Jean-Jacques Nattiez's book Music and Discourse: Toward a Semiology of Music (available from Powells or Amazon) hypothesizes a musical work as a series of configurations, from composition to listening, in one of the most stimulating works I've read in some time. It explicitly acknowledges a problem with music analysis that I have always felt intuitively, which is that very often the explanations that we get for new music don't seem very relevant toward understanding. How many times have I read that such-and-such a piece is based on a specific tone row? Am I supposed to hear the row as a 'theme' in the way that Beethoven uses the technique? Not likely. Am I supposed to hear inversions (retrograde and otherwise), or uses of the row in chords? Not very likely either. One thinks of the detailed documentation that Lev Koblyakov made of the compositional processes involved in Pierre Boulez' work Le marteau sans maître, which are not required to appreciate the beauty of the piece.
Instead of considering that an account of the compositional processes explains a piece of music, Nattiez distinguishes three distinct areas of concern in music analysis, what he calls the tripartite analysis: the process by which the music is composed, the musical work itself (which Nattiez identifies with the score because a realization of the score is already a kind of interpretation or analysis), and the process by which the music is perceived. Of course, being French, he must cultivate his jargon and create new words for the compositional and perceptual processes, but this is the cost of new ways of understanding. And my oversimplified explanation should not eclipse the nuances and subtleties that Nattiez evinces in his descriptions of the musical work.
One of the most fruitful suggestions from the separation of concerns for Nattiez' tripartite analysis is that multiple analyses are possible for a specific situation, and Nattiez spends some time in the final chapter covering some of the many analyses of Wagner's Tristan chord. Although Nattiez refuses to go to a complete relativism that would allow any possible explanation, he seeks to place an analysis in a larger schema that he calls a 'plot', a pre-established set of criteria that an analyst will use for guidance. Musicians perform the same operation. When I play Takemitsu's piano pieces, I have in mind the whole story that I have constructed in my mind for Takemitsu's place in music, and which I've outlined in previous posts. When I read Burt on Takemitsu, I may gain understanding about the compositional processes, but it is the perceptions that I have about Takemitsu that are more important. I don't hear the scale that he may have used in a particular composition, I hear the poetic effects and the colors.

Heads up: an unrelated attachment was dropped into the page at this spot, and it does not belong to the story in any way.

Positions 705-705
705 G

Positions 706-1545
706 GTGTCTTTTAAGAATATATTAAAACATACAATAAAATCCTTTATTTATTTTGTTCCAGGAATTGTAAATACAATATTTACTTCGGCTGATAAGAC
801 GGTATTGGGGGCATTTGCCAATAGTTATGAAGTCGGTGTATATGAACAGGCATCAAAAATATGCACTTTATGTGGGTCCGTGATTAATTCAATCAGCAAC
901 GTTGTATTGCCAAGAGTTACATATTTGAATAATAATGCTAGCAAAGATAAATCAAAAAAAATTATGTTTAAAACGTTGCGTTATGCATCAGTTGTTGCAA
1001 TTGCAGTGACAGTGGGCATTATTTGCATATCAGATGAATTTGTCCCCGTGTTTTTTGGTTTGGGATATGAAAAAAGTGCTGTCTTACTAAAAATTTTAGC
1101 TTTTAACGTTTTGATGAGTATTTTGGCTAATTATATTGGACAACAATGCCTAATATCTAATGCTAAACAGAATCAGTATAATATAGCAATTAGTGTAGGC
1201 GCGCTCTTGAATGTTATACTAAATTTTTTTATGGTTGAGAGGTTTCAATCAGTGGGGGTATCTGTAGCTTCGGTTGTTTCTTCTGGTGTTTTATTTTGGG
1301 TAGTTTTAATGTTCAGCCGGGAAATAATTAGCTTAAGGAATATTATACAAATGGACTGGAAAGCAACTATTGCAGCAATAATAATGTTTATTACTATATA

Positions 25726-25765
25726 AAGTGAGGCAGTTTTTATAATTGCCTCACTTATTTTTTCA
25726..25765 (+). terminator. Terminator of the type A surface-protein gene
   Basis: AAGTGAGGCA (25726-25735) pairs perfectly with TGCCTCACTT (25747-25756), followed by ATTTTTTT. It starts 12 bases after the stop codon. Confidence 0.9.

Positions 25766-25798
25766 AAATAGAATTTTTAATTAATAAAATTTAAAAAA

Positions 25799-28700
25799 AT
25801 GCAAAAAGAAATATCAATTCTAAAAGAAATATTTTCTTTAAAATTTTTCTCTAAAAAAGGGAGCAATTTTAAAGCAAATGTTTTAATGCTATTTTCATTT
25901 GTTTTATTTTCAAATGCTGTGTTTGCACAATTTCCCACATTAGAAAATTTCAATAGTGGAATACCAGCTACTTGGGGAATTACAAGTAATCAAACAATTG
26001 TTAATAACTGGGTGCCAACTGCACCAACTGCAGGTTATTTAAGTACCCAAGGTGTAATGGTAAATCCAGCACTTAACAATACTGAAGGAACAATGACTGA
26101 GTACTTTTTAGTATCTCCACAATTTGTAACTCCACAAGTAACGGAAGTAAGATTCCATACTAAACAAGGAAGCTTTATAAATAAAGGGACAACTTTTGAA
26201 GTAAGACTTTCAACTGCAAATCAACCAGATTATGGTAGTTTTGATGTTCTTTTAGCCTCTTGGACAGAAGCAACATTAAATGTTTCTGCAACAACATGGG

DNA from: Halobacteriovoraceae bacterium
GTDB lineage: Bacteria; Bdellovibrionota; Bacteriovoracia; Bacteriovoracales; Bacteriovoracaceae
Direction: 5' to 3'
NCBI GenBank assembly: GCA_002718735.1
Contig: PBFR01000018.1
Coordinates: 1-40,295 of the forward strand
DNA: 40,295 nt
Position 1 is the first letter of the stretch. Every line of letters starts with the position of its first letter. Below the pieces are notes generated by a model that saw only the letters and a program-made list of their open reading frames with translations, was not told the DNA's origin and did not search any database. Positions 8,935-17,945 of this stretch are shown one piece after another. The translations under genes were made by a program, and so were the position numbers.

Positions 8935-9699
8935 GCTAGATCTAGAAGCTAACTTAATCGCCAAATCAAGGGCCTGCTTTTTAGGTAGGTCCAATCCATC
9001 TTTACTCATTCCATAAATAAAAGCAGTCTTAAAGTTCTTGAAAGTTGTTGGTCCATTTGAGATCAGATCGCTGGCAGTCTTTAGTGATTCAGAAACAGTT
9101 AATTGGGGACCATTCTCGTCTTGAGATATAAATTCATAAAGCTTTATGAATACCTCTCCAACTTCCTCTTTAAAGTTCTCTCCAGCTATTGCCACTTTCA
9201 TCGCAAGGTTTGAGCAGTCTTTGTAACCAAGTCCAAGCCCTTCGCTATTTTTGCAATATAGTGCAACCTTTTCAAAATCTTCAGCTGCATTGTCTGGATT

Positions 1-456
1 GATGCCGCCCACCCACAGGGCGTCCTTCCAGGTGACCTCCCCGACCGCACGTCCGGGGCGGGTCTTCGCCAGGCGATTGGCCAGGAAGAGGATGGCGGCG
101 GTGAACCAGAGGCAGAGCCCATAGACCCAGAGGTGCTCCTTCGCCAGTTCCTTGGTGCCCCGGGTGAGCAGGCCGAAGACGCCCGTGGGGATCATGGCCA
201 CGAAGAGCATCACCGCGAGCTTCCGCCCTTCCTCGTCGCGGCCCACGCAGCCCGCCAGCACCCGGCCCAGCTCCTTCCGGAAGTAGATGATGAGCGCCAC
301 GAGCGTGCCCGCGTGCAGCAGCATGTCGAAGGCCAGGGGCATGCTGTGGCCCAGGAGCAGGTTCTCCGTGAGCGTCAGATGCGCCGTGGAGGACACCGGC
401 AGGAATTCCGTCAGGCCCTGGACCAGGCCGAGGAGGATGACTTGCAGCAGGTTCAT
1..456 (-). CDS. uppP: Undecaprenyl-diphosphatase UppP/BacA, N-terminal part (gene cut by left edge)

Nattiez leaves out one very important process in musical understanding, which is the work a musician does in order to turn the musical score into an audible artifact. Traditional analysis doesn't necessarily translate into better performances, but often seems directed at creating better composers. A performer must not only make decisions about the meaning and intent of a musical work, but must be able to translate those decisions into sound. This is a different kind of work altogether from a scholarly analysis. Nattiez also glides fairly quickly over contemporary electronic works that exist only as recordings, saying that it 'would be easy enough to identify and describe the sound-objects that make up these works' — as a reviewer of various electronic works, let me respectfully disagree. An impartial description of an electronic recording is extraordinarily difficult if not impossible to make, and the examples that Nattiez adduces (such as the listening score for Ligeti's Artikulation) were all made with significant assistance and cooperation from the composer.
While I was reading Music and Discourse, the John Cage mailing list had a discussion about Atlas Eclipticalis, a work I've written about before. Various correspondents testified to a significant oral tradition around Cage's music that remains essentially undocumented. Daniel Wolf paraphrased composer Richard Winslow: "if you want to reproduce something precisely, transmit it orally; if you want to guarantee that something changes over time, write it down." While I somewhat reluctantly agree with Petr Kotik's assertion that all notated music must be learned by direct encounter (after all, I still take piano lessons), Cage's scores are tantalizing entry points to a unique perspective on sound and music. And frankly, it's not easy to find a teacher with a direct lineage back to Cage, in the way that my previous teacher traced her Bach lineage to Rosalyn Tureck. The ambiguity inherent in a Cage score is part of the attraction, and I feel compelled to deal with his music, and that of his successors, because even when I get it wrong, the effort still moves me closer to understanding and enlightenment. Nattiez illustrates some of the problems inherent in interpreting a score, the decisions a musician must make to realize music from the score, all while examining the assumptions that provide the unstated background for this sublime and mysterious activity.